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Re: [civilwarwest] Re: Questions on Leadership in the West

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  • DPowell334@AOL.COM
    In a message dated 8/31/2004 11:07:42 PM Central Daylight Time, ... Specifically in regard to Forrest, I must disagree. In 1863, Forrest was wholly unsuited
    Message 1 of 11 , Sep 1, 2004
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      In a message dated 8/31/2004 11:07:42 PM Central Daylight Time, tmix@... writes:


      While Stuart was a courageous and fine commander he was not equal to Forrest. Jackson had a history of being fine as an independent commander but not as a cooperative commander working in conjunction with joint actions. Chancellorsville was fine example of his great independent but his performance at Antietam left something to be desired as well as during the 7 days. Where as Cleburne, Cheatham, Stewart, and others worked very well together in joint actions, they just had to deal with Bragg and Hood.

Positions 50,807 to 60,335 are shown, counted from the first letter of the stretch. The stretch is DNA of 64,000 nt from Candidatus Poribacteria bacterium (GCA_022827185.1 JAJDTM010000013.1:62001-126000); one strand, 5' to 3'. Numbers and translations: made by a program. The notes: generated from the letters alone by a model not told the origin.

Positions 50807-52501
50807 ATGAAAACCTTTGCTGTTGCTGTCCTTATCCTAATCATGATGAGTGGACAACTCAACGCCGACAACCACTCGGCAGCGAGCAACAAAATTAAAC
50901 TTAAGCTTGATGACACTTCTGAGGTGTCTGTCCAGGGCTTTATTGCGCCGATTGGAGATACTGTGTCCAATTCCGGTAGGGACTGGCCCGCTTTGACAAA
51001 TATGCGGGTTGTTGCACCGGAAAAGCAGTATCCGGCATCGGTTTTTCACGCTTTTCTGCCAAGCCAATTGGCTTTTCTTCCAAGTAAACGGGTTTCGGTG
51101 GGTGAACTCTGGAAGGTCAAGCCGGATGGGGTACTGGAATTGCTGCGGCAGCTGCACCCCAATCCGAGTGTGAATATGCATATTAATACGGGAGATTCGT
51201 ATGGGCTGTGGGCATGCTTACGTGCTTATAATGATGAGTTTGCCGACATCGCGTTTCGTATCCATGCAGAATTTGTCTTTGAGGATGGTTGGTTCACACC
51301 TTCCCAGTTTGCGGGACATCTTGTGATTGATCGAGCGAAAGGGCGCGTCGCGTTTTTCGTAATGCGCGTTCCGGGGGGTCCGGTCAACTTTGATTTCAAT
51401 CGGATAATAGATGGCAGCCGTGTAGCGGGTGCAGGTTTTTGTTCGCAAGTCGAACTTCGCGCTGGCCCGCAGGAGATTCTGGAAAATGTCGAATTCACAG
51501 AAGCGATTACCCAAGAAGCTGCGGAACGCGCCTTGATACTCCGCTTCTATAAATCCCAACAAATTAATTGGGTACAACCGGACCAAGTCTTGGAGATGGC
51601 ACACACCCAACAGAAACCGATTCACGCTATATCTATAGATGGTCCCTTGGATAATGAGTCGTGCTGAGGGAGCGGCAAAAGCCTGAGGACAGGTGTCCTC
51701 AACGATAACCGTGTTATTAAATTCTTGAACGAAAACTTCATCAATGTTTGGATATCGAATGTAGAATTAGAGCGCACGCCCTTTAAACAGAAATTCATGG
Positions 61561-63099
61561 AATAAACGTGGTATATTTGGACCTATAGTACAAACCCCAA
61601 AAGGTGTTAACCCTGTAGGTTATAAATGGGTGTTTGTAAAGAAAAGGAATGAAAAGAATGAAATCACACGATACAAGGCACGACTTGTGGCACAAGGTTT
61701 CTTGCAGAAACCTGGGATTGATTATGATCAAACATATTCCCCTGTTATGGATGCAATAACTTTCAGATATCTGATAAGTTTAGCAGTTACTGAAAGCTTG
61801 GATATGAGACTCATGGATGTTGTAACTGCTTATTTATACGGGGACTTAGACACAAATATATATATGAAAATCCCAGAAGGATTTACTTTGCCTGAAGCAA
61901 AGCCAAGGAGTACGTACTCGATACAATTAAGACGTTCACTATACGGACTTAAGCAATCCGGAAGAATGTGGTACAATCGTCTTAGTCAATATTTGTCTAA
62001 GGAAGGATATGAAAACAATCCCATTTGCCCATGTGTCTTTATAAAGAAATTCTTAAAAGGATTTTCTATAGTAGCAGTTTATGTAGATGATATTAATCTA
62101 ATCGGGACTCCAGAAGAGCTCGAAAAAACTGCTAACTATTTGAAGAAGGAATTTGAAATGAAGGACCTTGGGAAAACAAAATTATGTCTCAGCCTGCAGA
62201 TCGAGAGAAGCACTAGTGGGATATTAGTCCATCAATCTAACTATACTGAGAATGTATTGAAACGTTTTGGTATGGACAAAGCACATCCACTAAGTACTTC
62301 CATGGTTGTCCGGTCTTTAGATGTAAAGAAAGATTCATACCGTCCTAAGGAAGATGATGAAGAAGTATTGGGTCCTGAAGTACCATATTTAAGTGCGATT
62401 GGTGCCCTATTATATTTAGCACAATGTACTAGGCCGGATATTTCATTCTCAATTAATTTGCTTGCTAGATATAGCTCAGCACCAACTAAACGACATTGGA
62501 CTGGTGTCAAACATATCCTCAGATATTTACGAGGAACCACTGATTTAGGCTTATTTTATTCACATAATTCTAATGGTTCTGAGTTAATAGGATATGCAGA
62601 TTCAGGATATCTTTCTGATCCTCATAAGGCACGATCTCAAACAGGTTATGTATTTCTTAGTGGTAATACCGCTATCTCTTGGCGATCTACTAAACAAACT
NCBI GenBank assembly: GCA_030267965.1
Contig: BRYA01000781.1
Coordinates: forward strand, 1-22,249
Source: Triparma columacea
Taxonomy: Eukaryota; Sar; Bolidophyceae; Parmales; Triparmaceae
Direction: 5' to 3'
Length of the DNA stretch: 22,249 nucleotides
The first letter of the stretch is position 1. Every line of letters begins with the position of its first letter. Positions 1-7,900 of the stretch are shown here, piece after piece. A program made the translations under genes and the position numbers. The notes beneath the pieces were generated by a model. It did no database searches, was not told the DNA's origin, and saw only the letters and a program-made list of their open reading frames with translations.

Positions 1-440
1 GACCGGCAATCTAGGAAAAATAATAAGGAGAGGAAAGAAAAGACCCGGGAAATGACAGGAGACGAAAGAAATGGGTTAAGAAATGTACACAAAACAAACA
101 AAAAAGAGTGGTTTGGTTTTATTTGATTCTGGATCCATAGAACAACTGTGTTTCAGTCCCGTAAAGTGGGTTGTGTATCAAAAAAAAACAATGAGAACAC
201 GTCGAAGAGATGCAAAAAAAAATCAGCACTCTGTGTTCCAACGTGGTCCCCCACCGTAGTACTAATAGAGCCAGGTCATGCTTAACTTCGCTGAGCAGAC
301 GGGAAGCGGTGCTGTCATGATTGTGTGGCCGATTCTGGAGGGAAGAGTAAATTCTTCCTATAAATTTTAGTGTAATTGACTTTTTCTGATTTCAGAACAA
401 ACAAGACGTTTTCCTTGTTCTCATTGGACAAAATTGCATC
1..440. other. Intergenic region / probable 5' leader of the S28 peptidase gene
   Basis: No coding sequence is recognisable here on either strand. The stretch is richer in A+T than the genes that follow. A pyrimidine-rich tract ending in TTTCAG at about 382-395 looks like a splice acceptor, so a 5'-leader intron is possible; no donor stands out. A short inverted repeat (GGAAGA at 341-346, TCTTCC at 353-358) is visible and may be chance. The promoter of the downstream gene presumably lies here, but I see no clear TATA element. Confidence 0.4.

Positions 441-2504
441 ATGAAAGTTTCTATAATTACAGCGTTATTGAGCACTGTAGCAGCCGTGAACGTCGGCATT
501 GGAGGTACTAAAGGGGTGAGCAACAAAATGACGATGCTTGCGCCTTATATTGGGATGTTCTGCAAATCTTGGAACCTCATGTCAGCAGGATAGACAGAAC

Tom m





      Specifically in regard to Forrest, I must disagree. In 1863, Forrest was wholly unsuited for senior cavalry command, and when he got it, he failed repeatedly to provide the kind of Intel Bragg desperately needed during either Tullahoma, the crossing of the Tennessee, or during Chickamauga. Unfortunately for Bragg, Wheeler was even worse.

      Forrest was an independent raider. He was only good in that role until late in 1864, which by then was far too late for the South.

      Of the two corps commanders and 4 division commanders holding that rank during Chickamauga, only two stand out in the AOT - William T. Martin, who was a transfer from the ANV to run a brigade and then a division under Wheeler, and Frank Armstrong, who took over Forrest's Division. The quality of their day to day reports and their understanding of the cavalry role were head and shoulders above the rest. Below them comes Wharton. Forrest was very uneven, Wheeler and Pegram complete failures.

      Dave Powell
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